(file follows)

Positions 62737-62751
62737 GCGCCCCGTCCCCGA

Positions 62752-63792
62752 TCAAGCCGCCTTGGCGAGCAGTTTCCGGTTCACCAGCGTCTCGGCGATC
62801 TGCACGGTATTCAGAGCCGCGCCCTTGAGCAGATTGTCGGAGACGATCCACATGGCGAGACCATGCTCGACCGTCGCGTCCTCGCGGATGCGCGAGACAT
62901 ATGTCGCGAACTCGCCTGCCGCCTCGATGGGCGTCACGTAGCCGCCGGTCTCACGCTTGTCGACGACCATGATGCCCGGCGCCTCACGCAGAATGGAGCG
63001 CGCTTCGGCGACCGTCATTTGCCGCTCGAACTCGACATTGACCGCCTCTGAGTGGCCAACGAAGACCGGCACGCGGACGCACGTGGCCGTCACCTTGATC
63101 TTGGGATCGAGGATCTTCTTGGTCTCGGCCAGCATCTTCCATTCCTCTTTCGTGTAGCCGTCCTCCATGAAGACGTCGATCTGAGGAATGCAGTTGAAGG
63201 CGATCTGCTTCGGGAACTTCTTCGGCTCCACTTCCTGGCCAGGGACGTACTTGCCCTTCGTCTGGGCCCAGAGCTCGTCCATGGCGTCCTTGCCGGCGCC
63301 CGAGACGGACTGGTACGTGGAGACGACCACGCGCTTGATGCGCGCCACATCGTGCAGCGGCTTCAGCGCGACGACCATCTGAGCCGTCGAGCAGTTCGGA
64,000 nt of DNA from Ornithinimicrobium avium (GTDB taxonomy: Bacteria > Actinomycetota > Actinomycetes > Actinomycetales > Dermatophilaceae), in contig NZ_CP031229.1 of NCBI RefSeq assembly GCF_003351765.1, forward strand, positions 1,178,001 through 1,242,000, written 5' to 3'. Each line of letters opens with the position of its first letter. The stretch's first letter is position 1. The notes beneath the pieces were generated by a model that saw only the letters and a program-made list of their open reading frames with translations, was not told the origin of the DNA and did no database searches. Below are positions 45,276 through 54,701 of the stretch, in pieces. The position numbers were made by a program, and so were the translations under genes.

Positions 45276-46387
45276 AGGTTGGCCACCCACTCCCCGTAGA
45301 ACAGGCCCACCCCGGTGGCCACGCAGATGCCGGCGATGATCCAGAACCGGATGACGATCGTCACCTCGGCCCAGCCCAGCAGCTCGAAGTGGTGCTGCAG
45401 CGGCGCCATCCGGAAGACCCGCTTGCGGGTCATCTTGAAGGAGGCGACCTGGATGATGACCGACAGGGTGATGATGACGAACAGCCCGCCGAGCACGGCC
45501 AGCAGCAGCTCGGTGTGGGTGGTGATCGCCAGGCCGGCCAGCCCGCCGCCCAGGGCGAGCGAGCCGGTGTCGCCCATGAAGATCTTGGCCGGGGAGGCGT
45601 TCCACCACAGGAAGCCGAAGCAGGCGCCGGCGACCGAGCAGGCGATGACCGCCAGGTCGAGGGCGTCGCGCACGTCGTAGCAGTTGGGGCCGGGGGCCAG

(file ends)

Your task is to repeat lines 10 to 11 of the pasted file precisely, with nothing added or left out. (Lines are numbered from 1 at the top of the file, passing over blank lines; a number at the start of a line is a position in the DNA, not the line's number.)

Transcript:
63301 CGAGACGGACTGGTACGTGGAGACGACCACGCGCTTGATGCGCGCCACATCGTGCAGCGGCTTCAGCGCGACGACCATCTGAGCCGTCGAGCAGTTCGGA
64,000 nt of DNA from Ornithinimicrobium avium (GTDB taxonomy: Bacteria > Actinomycetota > Actinomycetes > Actinomycetales > Dermatophilaceae), in contig NZ_CP031229.1 of NCBI RefSeq assembly GCF_003351765.1, forward strand, positions 1,178,001 through 1,242,000, written 5' to 3'. Each line of letters opens with the position of its first letter. The stretch's first letter is position 1. The notes beneath the pieces were generated by a model that saw only the letters and a program-made list of their open reading frames with translations, was not told the origin of the DNA and did no database searches. Below are positions 45,276 through 54,701 of the stretch, in pieces. The position numbers were made by a program, and so were the translations under genes.